Taking care of ourselves more during the cold season
Notwithstanding the fact that scientists and medical experts are working round the clock in coronavirus research, the season for colds and flu will soon start, joining COVID-19.
The coronavirus is already new territory for science, and the effects of its combination with influenza are equally unknown. There is much speculation about what is to be expected and what will or could happen when these two dangerous infectious diseases come together. This is what is making it so difficult to prepare adequately for the cold time of year.
The flu is a regular feature of the cold season but we can be vaccinated against it, and this could be of an advantage in diagnosing cases of coronavirus as well. Medical experts are saying that if people, who will be vaccinated against influenza, still have flu symptoms, it could be more likely not influenza. This, in turn, could make it easier to decide matters regarding home quarantine and getting a clear diagnosis.
Every winter, doctors’ waiting rooms are full of people who are coughing and sniffing but who mostly turn out to have only a respiratory infection. According to current knowledge, the virus that causes COVID-19, is also likely to be subject to seasonal fluctuations.
Most experts agree that there is unlikely to be a vaccine against the coronavirus by the time the next wave of influenza comes around. Even if a vaccine were to be approved, many unknowns remain. It is possible to speculate that having influenza could facilitate the entry of the coronavirus into the human body.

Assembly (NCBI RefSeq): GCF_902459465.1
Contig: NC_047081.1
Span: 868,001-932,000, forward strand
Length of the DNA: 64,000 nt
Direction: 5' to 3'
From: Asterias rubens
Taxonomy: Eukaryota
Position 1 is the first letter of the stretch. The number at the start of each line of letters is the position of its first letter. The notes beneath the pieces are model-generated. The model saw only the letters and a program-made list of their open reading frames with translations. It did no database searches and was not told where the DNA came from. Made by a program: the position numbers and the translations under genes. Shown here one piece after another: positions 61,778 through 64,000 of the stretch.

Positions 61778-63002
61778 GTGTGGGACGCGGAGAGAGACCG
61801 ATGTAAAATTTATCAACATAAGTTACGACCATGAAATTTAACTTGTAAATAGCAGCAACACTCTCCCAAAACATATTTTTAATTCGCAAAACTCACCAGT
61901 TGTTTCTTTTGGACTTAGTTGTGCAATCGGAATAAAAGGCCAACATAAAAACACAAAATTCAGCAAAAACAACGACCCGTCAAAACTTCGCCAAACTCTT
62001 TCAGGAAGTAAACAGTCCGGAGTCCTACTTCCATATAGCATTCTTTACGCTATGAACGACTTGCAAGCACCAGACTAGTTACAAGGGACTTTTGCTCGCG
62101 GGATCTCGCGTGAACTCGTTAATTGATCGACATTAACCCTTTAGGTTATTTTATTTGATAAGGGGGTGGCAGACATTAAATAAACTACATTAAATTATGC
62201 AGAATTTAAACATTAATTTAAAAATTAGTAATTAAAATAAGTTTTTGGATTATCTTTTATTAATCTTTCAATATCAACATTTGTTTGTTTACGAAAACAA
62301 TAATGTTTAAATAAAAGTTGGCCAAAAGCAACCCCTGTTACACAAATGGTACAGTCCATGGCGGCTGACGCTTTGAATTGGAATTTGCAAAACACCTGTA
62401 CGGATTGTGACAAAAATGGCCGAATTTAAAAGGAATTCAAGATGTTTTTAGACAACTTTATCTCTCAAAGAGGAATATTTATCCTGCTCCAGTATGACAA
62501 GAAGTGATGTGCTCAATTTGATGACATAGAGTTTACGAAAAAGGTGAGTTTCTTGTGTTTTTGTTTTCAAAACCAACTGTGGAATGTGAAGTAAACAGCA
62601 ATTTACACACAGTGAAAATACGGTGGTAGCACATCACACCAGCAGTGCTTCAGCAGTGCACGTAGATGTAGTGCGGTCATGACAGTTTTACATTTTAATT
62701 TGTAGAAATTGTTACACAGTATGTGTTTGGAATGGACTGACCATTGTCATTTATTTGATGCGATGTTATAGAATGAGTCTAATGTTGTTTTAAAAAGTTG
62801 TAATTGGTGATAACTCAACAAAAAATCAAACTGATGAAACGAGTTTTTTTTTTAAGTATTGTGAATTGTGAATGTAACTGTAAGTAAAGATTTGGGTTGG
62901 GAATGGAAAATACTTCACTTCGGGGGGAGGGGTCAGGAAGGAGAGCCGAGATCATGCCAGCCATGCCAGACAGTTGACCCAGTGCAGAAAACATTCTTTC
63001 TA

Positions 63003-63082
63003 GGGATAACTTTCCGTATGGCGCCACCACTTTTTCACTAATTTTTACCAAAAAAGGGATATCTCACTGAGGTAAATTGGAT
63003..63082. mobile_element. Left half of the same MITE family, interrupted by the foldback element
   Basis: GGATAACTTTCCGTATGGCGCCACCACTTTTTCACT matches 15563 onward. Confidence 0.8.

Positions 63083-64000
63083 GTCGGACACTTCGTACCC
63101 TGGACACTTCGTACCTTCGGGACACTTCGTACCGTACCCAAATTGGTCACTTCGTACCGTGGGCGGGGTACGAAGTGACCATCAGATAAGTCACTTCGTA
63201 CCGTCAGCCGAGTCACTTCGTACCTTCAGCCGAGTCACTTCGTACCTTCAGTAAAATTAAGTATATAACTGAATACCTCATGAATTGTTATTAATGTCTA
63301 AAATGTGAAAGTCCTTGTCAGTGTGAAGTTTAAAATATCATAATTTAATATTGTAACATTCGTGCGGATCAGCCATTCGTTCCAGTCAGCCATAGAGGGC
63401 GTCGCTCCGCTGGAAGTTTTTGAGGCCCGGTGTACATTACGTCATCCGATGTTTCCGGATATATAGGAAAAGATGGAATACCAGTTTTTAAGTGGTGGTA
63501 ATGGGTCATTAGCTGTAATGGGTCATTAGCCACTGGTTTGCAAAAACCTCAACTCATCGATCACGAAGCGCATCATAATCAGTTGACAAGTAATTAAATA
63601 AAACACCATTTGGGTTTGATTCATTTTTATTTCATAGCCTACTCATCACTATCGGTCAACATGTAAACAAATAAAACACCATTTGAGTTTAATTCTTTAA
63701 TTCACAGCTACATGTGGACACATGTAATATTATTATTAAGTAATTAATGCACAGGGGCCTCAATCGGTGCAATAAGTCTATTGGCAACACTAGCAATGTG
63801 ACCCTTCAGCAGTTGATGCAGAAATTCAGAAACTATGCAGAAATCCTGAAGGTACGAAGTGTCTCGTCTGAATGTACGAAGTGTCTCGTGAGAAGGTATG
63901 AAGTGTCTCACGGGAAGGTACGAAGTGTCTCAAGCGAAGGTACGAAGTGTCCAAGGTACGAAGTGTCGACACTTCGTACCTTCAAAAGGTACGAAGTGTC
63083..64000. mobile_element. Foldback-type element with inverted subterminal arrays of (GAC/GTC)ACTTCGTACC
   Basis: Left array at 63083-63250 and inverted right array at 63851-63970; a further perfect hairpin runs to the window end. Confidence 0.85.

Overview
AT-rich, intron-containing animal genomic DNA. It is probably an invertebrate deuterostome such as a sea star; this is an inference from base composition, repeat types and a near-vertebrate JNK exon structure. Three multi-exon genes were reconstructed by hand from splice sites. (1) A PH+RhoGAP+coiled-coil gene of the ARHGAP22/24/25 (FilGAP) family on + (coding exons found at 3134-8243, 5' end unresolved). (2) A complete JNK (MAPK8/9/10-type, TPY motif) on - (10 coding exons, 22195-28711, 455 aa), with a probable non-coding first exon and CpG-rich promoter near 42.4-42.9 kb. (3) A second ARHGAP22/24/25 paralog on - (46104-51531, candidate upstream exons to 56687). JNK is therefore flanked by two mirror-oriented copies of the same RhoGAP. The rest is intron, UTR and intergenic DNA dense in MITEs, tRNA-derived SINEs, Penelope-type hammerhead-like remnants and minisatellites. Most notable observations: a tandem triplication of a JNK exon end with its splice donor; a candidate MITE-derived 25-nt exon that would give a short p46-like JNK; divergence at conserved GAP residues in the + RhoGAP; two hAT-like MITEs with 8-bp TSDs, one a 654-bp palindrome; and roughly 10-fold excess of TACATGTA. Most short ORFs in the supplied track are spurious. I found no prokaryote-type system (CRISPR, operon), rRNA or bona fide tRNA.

However, it is uncertain how dangerous this double infection could ultimately be and what can be done about it. Nevertheless, we must arm ourselves against all three diseases — colds, flu and COVID-19. But how do we deal with COVID-19?
Probably people can only hope that if they get the illness, they will have a mild form with as few after-effects as possible. Here, it will certainly help to stick to suggested rules on hygiene to reduce or prevent our exposure to the virus.
The same hygiene measures with which we are trying to get at least some kind of grip on COVID-19 also apply to influenza. The less we come into contact with viruses, the greater the chance that we will be spared an infection or that it will be mild.
These measures include general hygiene precautions such as frequent hand washing and the wearing of protective face masks. The various hygienic measures against COVID-19 will also reduce the spread of influenza. Possibly, further connections of a more immunological nature will be discovered.
Let us hope that is the case, because the flu season hasn’t even started.